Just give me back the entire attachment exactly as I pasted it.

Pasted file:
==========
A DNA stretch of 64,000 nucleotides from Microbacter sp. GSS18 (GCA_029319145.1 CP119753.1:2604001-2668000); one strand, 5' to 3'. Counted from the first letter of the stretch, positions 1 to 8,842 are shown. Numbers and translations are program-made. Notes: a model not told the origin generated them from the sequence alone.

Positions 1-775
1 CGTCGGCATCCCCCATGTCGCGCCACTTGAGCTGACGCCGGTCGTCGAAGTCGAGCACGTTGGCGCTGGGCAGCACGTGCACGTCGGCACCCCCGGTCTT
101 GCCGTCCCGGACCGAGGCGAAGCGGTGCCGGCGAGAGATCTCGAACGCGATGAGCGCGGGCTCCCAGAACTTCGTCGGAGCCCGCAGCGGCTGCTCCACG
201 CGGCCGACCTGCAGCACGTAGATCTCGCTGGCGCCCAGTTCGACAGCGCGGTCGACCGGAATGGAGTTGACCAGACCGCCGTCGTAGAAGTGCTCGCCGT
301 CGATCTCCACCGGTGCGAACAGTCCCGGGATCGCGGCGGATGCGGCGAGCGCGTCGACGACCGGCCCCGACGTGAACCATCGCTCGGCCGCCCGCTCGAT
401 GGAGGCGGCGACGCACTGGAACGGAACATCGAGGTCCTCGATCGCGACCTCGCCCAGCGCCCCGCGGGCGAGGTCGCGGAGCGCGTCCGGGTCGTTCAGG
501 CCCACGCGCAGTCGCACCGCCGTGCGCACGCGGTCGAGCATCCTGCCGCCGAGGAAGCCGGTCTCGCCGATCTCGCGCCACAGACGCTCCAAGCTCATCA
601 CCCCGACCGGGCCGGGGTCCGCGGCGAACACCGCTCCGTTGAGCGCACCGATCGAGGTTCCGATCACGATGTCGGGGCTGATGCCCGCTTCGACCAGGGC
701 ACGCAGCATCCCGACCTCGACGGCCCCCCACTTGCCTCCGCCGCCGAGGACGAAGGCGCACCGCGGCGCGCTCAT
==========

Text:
A DNA stretch of 64,000 nucleotides from Microbacter sp. GSS18 (GCA_029319145.1 CP119753.1:2604001-2668000); one strand, 5' to 3'. Counted from the first letter of the stretch, positions 1 to 8,842 are shown. Numbers and translations are program-made. Notes: a model not told the origin generated them from the sequence alone.

Positions 1-775
1 CGTCGGCATCCCCCATGTCGCGCCACTTGAGCTGACGCCGGTCGTCGAAGTCGAGCACGTTGGCGCTGGGCAGCACGTGCACGTCGGCACCCCCGGTCTT
101 GCCGTCCCGGACCGAGGCGAAGCGGTGCCGGCGAGAGATCTCGAACGCGATGAGCGCGGGCTCCCAGAACTTCGTCGGAGCCCGCAGCGGCTGCTCCACG
201 CGGCCGACCTGCAGCACGTAGATCTCGCTGGCGCCCAGTTCGACAGCGCGGTCGACCGGAATGGAGTTGACCAGACCGCCGTCGTAGAAGTGCTCGCCGT
301 CGATCTCCACCGGTGCGAACAGTCCCGGGATCGCGGCGGATGCGGCGAGCGCGTCGACGACCGGCCCCGACGTGAACCATCGCTCGGCCGCCCGCTCGAT
401 GGAGGCGGCGACGCACTGGAACGGAACATCGAGGTCCTCGATCGCGACCTCGCCCAGCGCCCCGCGGGCGAGGTCGCGGAGCGCGTCCGGGTCGTTCAGG
501 CCCACGCGCAGTCGCACCGCCGTGCGCACGCGGTCGAGCATCCTGCCGCCGAGGAAGCCGGTCTCGCCGATCTCGCGCCACAGACGCTCCAAGCTCATCA
601 CCCCGACCGGGCCGGGGTCCGCGGCGAACACCGCTCCGTTGAGCGCACCGATCGAGGTTCCGATCACGATGTCGGGGCTGATGCCCGCTTCGACCAGGGC
701 ACGCAGCATCCCGACCTCGACGGCCCCCCACTTGCCTCCGCCGCCGAGGACGAAGGCGCACCGCGGCGCGCTCAT